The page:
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Supreme Court allows NY prosecutors to see Trump financial records, but not Congress

Supreme Court rules New York prosecutors can access Trump’s financial records
Posted at 10:20 AM, Jul 09, 2020
and last updated 2020-07-09 16:34:39-04

WASHINGTON, D.C. – The U.S. Supreme Court has ruled that the Manhattan district attorney's office can see President Donald Trump’s tax returns and other financial records, but Congress cannot, at least for now.

The two separate decisions were announced Thursday on the court’s final opinion day of its 2019-2020 term, which lasted more than a week longer than it historically does, likely because of the COVID-19 pandemic.

The vote in both cases was 7-2.

For the time being, the decisions will keep Trump’s long elusive tax returns and other documents out of the public eye.

In the New York case, district attorney Cyrus Vance Jr. issued subpoenas for eight years’ worth of Trump’s business and personal tax records. Vance’s office says the records are needed for an investigation into hush-money payments made to two women who claimed they had affairs with Trump.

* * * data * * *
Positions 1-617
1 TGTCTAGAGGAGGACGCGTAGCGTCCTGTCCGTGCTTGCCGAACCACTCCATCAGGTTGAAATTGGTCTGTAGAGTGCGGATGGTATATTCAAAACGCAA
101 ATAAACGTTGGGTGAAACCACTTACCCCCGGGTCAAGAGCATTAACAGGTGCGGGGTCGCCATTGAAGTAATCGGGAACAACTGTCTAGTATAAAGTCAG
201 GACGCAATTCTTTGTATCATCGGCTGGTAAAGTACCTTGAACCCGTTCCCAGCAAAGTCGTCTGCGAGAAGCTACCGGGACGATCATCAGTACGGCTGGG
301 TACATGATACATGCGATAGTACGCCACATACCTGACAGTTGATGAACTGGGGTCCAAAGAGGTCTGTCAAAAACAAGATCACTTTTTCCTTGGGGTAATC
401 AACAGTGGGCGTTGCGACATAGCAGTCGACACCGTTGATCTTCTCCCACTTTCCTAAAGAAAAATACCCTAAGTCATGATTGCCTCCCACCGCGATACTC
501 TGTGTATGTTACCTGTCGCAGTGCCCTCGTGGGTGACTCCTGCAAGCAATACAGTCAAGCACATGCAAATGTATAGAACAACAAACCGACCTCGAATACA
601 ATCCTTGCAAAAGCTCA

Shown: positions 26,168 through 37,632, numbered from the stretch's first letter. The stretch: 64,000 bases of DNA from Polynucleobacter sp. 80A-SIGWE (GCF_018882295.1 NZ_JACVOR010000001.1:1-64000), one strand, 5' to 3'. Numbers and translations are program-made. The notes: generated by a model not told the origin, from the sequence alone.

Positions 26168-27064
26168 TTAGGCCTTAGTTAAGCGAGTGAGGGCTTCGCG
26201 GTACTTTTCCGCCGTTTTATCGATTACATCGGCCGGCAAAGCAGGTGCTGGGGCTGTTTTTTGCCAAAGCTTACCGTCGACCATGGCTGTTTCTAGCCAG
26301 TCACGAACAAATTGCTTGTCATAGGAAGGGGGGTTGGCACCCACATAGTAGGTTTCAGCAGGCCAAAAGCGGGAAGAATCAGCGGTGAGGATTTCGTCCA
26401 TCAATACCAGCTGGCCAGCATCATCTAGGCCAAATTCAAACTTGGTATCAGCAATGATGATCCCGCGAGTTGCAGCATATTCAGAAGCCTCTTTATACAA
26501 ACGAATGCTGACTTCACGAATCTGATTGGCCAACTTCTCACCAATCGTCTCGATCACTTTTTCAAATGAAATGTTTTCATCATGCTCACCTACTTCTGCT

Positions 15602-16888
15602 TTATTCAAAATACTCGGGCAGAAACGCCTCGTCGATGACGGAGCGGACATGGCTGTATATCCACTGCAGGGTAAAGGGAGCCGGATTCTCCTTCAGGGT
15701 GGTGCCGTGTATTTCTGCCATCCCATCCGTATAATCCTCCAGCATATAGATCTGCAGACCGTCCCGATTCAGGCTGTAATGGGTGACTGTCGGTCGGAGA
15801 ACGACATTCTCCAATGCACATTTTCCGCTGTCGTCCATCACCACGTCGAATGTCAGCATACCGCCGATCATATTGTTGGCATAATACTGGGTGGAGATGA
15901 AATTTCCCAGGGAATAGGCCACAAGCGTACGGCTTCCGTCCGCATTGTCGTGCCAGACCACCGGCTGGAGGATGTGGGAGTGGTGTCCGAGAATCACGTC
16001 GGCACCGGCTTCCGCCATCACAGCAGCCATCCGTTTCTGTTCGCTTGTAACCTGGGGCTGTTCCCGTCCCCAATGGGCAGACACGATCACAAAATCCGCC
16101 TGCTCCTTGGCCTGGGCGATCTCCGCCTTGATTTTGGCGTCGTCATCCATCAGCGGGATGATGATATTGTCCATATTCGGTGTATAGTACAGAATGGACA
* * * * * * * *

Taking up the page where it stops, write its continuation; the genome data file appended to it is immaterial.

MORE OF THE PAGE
In that case, justices rejected arguments by Trump’s lawyers that the president is immune from investigation while he holds office or that a prosecutor must show a greater need than normal to obtain the records.

Chief Justice John Roberts wrote that “no citizen, not even the president, is categorically above the common duty to produce evidence when called upon in a criminal proceeding.” He added that Trump may still raise objections to the scope and relevance of the subpoenas.

It’s not yet clear how much of the financial material will become public, if any. The records turned over in the Manhattan investigation are required to be kept secret at least until charges are filed.

As for the congressional case, the justices ruled 7-2 to return the case to the lower courts, with no clear prospect for when the it might be resolved. The lower courts will consider separation of powers concerns.

House committees issued subpoenas to Trump’s accounting firm and his major lenders last year in an effort to access several years of financial records. Lawmakers argued they needed the records to check the president’s financial disclosures and inform whether conflict-of-interest laws are tough enough, The Washington Post reports.

The court’s ruling on the congressional subpoenas is short-term victory for the president, who has fought hard to keep his records private, especially leading up to the November election.